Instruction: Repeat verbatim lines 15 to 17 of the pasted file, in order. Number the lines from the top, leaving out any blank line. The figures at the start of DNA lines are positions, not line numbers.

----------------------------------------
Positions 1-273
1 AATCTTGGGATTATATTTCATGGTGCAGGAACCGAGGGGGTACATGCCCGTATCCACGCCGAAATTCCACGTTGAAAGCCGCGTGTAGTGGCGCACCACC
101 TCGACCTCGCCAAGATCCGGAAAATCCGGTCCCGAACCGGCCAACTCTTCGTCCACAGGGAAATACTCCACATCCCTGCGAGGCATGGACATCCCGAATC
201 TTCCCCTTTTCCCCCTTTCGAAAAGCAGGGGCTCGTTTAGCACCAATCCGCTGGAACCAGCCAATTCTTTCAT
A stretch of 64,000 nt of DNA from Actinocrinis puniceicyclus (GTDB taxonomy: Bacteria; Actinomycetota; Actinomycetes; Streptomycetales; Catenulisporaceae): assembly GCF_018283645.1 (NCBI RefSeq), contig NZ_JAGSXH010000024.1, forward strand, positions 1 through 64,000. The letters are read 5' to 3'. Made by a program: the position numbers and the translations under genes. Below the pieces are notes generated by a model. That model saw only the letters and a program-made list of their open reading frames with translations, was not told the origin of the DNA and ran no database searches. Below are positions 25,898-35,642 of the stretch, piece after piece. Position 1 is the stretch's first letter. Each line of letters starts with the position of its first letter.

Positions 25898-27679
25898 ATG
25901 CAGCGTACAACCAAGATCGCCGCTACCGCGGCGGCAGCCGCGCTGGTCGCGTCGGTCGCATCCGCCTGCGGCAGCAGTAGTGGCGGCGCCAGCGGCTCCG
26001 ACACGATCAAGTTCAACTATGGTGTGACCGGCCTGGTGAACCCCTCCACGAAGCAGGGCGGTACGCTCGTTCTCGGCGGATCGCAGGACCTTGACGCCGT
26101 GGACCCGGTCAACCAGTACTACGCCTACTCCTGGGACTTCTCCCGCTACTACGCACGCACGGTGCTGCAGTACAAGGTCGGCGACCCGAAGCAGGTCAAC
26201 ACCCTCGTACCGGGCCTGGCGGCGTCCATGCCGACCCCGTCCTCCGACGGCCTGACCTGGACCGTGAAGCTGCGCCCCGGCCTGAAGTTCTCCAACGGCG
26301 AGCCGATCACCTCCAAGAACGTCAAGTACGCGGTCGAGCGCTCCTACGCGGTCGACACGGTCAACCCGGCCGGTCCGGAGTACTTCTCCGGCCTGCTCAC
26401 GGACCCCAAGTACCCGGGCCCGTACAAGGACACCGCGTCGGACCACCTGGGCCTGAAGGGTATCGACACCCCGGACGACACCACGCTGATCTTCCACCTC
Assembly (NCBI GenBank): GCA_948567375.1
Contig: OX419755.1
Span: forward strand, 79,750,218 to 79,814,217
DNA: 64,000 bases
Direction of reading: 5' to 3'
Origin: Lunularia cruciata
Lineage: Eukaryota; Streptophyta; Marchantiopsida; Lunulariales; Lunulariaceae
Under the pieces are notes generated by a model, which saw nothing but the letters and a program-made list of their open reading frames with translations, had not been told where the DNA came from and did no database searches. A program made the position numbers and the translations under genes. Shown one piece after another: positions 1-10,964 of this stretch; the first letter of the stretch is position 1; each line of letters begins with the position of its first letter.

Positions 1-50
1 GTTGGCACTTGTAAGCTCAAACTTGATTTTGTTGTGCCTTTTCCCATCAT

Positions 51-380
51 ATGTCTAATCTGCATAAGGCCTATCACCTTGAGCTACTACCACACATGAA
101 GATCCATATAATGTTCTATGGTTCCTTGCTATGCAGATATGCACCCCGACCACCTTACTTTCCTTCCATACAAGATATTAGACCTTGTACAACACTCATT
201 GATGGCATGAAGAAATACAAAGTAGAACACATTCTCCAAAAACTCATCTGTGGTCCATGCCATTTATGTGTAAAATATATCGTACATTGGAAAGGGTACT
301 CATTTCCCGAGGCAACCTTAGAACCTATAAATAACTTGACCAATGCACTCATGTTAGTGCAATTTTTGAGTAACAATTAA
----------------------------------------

Contig: OX419755.1
Span: forward strand, 79,750,218 to 79,814,217
DNA: 64,000 bases